If you’re in the market for a home, it’s likely your priorities are choosing a home that is a good fit for your lifestyle: Will it fit your growing family? Is it a community with access to the activities, schools and establishments you want in your everyday life? Do you feel comfortable with the neighborhood and its surroundings?
These things should definitely be top of mind when purchasing a home, but there are other considerations to add to your list when it comes to the long-term value of a home. Here are just a few to keep in mind.
Consider Future Homeowner Needs
You may not have children or a local commute to worry about, but future homeowners might. Homes near good schools and public transportation are always in high demand. So are homes that have two or more bedrooms, as are homes in neighborhoods with a safe reputation.
Significant Local Landmarks or Attractions
When you’re in the market for a new home purchase, it’s good to start by considering what the local neighborhood and landscape have to offer. Is there a lot of new construction popping up in the area? What are the locals talking about in the neighborhood? Buying in a larger metro area can sometimes be challenging if you don’t know what different streets, blocks, and areas are offering renters. With the right due diligence, you can make a smart decision that will allow your investment to grow over time.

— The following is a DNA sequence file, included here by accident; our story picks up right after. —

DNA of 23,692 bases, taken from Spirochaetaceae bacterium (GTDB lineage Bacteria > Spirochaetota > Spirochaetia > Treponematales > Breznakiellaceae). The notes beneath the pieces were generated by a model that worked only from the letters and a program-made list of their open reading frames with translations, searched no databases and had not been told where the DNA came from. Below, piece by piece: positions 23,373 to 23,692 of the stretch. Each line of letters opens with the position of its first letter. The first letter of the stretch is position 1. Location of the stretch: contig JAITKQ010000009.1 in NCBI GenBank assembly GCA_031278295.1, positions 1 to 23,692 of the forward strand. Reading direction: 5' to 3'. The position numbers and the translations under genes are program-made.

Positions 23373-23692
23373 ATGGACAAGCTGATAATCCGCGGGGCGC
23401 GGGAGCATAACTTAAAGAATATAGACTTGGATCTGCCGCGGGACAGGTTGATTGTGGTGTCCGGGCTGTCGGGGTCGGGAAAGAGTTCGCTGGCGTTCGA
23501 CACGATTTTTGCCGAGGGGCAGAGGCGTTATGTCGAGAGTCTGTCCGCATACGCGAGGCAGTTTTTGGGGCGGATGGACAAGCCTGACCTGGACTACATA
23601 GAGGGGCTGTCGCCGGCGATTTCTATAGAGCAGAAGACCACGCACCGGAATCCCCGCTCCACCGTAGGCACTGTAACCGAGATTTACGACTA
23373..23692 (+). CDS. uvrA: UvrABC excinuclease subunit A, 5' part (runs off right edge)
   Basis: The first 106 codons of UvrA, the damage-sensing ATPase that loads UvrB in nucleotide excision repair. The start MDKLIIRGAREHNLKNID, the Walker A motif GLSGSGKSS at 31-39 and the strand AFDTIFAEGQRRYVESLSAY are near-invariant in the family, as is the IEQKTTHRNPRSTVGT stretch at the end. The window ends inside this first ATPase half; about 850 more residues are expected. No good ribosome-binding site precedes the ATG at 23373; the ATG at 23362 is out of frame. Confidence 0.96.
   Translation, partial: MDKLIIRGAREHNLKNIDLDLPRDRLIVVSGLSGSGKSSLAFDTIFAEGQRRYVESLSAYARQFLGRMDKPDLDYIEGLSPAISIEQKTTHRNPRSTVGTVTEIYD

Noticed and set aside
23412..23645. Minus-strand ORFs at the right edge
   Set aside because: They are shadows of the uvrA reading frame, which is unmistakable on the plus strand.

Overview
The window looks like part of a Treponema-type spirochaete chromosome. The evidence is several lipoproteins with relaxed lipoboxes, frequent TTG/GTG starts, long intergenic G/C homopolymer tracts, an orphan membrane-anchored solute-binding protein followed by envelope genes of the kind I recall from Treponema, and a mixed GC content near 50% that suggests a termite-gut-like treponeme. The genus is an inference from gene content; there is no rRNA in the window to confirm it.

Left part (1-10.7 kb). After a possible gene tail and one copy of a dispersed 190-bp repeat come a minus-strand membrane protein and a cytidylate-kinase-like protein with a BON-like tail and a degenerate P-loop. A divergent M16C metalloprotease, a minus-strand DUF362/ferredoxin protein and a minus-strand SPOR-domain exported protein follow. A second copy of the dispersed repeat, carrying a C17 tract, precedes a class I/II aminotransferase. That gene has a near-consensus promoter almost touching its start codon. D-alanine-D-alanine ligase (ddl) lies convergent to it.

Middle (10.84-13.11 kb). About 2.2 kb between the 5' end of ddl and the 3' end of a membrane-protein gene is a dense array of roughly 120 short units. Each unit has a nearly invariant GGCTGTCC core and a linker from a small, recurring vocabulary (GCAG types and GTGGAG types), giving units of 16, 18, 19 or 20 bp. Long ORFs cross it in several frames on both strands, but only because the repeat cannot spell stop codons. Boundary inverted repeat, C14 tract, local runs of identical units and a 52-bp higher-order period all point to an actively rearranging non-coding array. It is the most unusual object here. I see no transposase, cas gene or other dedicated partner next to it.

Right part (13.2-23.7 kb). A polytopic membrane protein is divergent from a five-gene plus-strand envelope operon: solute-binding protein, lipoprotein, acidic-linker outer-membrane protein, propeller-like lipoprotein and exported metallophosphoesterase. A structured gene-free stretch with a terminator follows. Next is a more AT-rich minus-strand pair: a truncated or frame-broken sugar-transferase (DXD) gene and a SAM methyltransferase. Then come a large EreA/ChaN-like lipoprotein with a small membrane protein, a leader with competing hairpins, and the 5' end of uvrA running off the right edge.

Consider Repairs and Remodeling
Homes with attractive attributes and features can often command a higher rent than the local average fair market value. If you buy a house with dated architectural features—especially compared to surrounding homes—keep in mind that you may need to put some money into renovating if you want the resale value to rise with the years.
A Homeowner Association—For Better or Worse
Homeowner associations are perceived differently depending on the potential buyer. On one hand, tidy yards and an invested community keep neighborhoods visually appealing, and many appreciate what this can mean for property values as a whole. But future buyers may not be interested in paying HOA fees, or may want more freedom than they believe an HOA can provide. While this may not be a make or break decision, it’s worth keeping in mind when considering your overall investment.
Ask Your Real Estate Professional Questions
Trusted real estate professionals can be a valuable resource for a neighborhood and local trends in the market. Observe the neighborhood you want to buy in and ask them questions about what you see. In the end, this expert advice can help you make the well-informed decisions for a happy home that increases in value over the years.
When you find the right investment for you, let us help make it your home. Reach out to me today.